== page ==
Tuesday, October 5, 2010

October Movie Reviews: Son of Dracula 1943

Dracula also had a son it seems. Fitting title (or was it contrived that way) for the son of the Man of Thousand Faces who also almost was Dracula.

With this movie I think we are getting into what most people think of as the Universal Monsters. Lon Chaney Jr., more modern settings and an American setting.  Plus we are getting into that Golden Age of Hollywood, with the stars and the glamor and, in the case of this film, some more special effects.
This is the third movie of Universal's "Dracula Trilogy" and it is also something of a transitional piece.

Son of Dracula (1943)
The setting for this film is New Orleans, a full 40 years before anyone else will associate it with vampires.  Hungarian Count "Alucard" arrives invited by one of the daughters of a plantation owner.  I am not 100%, but nearly so that is the very first time we see the Alucard alias.  Something that will be later used all over the place.   Alucard seduces Katherine Caldwell, the daughter, when they had met previously in Hungary.  Soon her father dies, leaving her the plantation Dark Oaks and her and Alucard are quickly married; much to the chagrin of her fiancée and sister.
Her distraught fiancée Frank confronts them and shoots Alucard, only for the bullets to pass through him and kill Kate instead.  He runs to Dr. Brewster's home, a family friend, and admits he killed Kate.  Dr. Brewster goes to Dark Oaks to see a seemingly alive, but very pale, Kate.  Alucard as the new "Master of Dark Oaks" warns the Dr. off  saying the he and his new wife wish to left alone.
Dr. Brewster, noticing the Dracula/Alucard parallels contacts Hungarian Professor Lazlo, who comes to Brewster with the suspicion of vampirism already formed in his mind.  The police head out to Dark Oaks during the day where they find Kate's dead body and lock up Frank.
Kate visits Frank in his cell and Alucard visits Brewster and Lazlo.  Kate convinces Frank that the only way they can be together is to destroy "Dracula".  She helps him escape, while the two men of science fight Alucard.
Frank  heads out to the Dark Oaks plantation ahead of Brewster, Lazlo and the police.  He manages to destroy Alucard's coffin and leaves Alucard to burn in the morning sun.  He then rushes to where Kate is.  When everyone else has caught up to him we see Kate's coffin ablaze as well.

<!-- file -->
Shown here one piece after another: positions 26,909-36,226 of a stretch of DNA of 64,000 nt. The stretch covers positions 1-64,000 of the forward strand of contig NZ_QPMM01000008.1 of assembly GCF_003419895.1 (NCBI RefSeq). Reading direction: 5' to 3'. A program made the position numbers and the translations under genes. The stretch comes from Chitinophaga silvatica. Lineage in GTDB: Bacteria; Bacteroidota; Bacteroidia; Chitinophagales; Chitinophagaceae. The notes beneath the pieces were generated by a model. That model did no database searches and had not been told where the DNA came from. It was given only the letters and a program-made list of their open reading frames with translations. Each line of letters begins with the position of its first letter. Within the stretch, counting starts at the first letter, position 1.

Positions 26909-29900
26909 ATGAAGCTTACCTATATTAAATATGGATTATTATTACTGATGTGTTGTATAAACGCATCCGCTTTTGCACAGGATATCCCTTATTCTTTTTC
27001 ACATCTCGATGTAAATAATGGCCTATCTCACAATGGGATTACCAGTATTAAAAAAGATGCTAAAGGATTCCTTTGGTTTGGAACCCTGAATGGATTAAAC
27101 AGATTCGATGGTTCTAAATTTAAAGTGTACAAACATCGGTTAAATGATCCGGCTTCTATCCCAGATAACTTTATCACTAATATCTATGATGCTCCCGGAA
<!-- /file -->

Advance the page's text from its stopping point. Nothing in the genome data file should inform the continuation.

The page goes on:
Ok despite a somewhat simple story there is a lot going on here.
First this is Lon Chaney's first (and only) outing as the Count.  I was impressed with his ability to look very different here, he certainly had some of his own father's skills.  But I have so associated him with Larry Talbot and the Wolfman that it was hard to see him as Dracula.  He just didn't seem European enough.  Yes, I mentioned that in the book Dracula took great pains not to sound Transylvania, but here Dracula sounds like he was the Mid West.  It wasn't just the accent; he didn't seem royal, he didn't sound like Dracula.
And that is the other thing.  Was this supposed to be Dracula or his son Alucard.  The movie is a tad ambiguous, but I felt for certain that he was supposed to be the true Count.  I think the "Son of" appellation here was more due to Universal and due to the actor himself.  Lon Chaney Jr. after all was the son of the man that almost got the role of Dracula in the 1931 film.
We got more special effects this time than the last two films combined.  Lots of Dracula turning into and from a bat here, an effect that would be used to great effect (and profound impact on my young mind) in the later "Abbot and Costello Meet Frankenstein".  While that one is notable, there was the less dramatic, but no less cool, Dracula and Kate turning into and from mist or fog.
I mentioned above that this is a transitional movie for Universal. Transitional in that we are now moving farther away from the source materials (Dracula and Frankenstein novels) and more into modern re-tellings.  For the first time Dracula is setting foot on American soil (and is given good reasons for it in the plot).  It is also the last of the proper "Dracula" films before moving onto the "Monster Mash" films that Universal became known for.  "House of Dracula", the next Dracula film on my list, features Dracula, the Wolf Man, Frankenstein, and even a hunchback and mad scientist.

We are missing a Van Helsing in this one, mostly due to it begin modern (1940s) times, but we do have Dr. Brewster in the obiligator Seward role and Prof. Lazlo as our ersatz Van Helsing.  Prof. Lazlo was actually quite an interesting character and would make for a great vampire hunter on his own.

I can't recall if I have ever seen this one or not.  I am sure I must have, but that could have been 30+ years ago really.

Tomorrow. It's a monster mash.

1 comment:

BlUsKrEEm said...

since your on the Mash ups, have you considered the 2009 House of the Wolfman? I haven't seen it, but I've been meaning to. It's an attempt to create the canceled project of old.The reviews aren't great, but I love the idea behind it.